Striking a balance in this blend of religion and tradition is especially important in Uganda. Tribal ties run deep under the surface of every conflict in the country, and especially in the north, which is less developed than other parts of the country. Tribal associations, traditions and culture are just as important as religion to building bridges in these scarred communities.
When I traveled to the west, I met teenage girls who have become agricultural entrepreneurs growing passion fruit for export to Europe in a unique microfinance savings program. In the east, I found an interfaith coffee cooperative, where Christians, Muslims and a small indigenous Jewish population have created a coffee called “Delicious Peace.” In addition to the feel-good story of an interfaith coffee co-op, organizing also gave them increased bargaining power and profits, because of the sheer size of their 2,000-strong collective.
In Kampala I met sisters who are studying finance and business administration, helping their congregations become financially self-sufficient. Better management of their resources, however scarce they may be, is essential to help congregations grow, they told me. Accounting is not just for men. Sisters can be businesswomen and women religious at the same time, because applying business practices to their non-profit work will allow their projects to help even more people. Why can’t we have veils in the boardroom, anyways?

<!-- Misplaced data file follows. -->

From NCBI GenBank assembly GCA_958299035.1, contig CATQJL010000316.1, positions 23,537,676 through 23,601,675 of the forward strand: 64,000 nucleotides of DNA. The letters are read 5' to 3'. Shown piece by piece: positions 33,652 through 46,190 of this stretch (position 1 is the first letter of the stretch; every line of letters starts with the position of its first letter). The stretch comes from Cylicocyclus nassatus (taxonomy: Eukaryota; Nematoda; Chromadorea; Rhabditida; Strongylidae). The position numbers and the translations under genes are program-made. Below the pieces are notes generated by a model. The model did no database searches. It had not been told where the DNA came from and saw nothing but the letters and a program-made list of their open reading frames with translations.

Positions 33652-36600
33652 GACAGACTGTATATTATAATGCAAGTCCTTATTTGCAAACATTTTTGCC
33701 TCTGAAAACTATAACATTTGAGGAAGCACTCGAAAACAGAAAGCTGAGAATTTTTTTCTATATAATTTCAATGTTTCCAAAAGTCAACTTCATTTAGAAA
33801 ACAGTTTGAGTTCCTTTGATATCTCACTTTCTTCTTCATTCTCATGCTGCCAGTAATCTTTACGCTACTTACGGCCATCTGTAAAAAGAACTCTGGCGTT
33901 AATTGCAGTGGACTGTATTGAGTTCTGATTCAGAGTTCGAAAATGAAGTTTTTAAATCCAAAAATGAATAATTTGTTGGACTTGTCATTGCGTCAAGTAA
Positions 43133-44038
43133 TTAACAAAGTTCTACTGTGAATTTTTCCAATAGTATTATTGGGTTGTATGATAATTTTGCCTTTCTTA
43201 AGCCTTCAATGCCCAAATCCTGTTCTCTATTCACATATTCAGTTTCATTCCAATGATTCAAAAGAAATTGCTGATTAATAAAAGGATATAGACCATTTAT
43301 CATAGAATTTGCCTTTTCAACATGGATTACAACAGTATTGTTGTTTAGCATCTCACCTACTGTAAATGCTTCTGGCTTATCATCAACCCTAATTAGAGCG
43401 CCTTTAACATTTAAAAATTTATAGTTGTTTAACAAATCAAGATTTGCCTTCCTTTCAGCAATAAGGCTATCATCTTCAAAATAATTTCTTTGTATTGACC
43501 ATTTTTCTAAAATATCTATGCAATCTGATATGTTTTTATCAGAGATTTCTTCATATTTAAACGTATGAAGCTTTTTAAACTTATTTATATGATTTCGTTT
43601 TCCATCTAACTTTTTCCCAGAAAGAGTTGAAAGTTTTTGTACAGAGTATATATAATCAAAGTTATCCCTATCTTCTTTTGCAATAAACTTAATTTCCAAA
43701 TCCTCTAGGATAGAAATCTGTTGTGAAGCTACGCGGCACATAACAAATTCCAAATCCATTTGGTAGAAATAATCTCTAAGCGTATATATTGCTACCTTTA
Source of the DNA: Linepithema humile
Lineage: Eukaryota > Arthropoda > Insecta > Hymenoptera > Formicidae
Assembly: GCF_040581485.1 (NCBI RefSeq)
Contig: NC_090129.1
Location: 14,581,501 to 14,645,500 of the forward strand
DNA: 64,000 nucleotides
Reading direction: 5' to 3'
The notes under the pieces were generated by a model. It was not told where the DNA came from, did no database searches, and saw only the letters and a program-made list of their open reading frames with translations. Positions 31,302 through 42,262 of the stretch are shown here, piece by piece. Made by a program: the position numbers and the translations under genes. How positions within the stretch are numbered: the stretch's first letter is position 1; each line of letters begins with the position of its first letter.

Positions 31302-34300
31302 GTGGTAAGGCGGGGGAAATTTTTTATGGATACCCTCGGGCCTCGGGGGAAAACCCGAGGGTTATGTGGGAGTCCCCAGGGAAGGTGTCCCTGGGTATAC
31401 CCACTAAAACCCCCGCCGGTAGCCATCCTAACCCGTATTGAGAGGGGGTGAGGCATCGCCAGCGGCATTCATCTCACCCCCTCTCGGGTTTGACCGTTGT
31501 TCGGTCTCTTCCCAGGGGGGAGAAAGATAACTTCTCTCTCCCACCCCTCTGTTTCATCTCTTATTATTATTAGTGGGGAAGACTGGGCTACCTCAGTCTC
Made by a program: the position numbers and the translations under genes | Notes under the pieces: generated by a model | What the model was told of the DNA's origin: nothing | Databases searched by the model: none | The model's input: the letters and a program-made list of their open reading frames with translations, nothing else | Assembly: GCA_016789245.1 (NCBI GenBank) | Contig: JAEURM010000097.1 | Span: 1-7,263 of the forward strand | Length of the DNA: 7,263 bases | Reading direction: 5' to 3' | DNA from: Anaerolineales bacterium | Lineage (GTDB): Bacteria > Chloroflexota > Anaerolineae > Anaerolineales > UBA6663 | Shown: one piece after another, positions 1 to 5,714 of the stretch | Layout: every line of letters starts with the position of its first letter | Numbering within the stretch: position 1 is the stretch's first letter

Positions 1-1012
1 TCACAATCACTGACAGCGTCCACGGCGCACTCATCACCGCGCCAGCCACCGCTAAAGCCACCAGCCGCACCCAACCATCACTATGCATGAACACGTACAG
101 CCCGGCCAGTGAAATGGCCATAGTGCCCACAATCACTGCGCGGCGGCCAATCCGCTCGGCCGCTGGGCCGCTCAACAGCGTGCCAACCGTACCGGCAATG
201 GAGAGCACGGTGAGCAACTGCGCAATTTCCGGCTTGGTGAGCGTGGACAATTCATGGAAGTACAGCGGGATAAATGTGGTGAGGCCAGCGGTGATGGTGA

My miles of travel through Uganda included many bus rides, each one with an even more terrible Nigerian soap opera blaring from the front of the bus, and an exciting car chase when my driver decided to jump out of a two-hour long traffic jam and join a fleet of delegates heading from the airport to Kampala. Alex was an aggressive but experienced driver, so I wasn’t too worried to be speeding between two lanes of tightly-packed traffic in his illegal maneuver, pretending we were part of the government convoy. That is, I wasn’t worried until he remarked, “Boy, those guys are going fast.” We made it to Kampala, safely, in time that impressed even Alex.
October is the height of Uganda’s rainy season. Furious and quick rain showers mean the country is an explosion of green. Along the side of the road, banana trees, cassava plants and sweet potatoes growing in neat mounds fight for space with the wild undergrowth of the African jungle.
Eighty-five percent of the country lives in rural villages. As the miles wore on, we passed through many villages, snapshots of people in their daily lives: women and children carrying yellow jerry cans of water on their head, butchers hanging cuts of meat, grandmothers selling oranges and tomatoes at the markets, ubiquitous Airtel and MTN cell phone stores.
You can’t see them from the main road, but sisters are there, in many of these rural villages, providing services and support in places no government services reach. In the coming weeks, I hope to bring GSR readers just a few of the thousands of stories about sisters in Uganda, their hopes and dreams, their challenges, their successes. These sisters are working silently, every day, in so many of the villages as I watched the country slip by through the window, bouncing down another road.
[Melanie Lidman is Global Sisters Report correspondent for Africa and the Middle East.]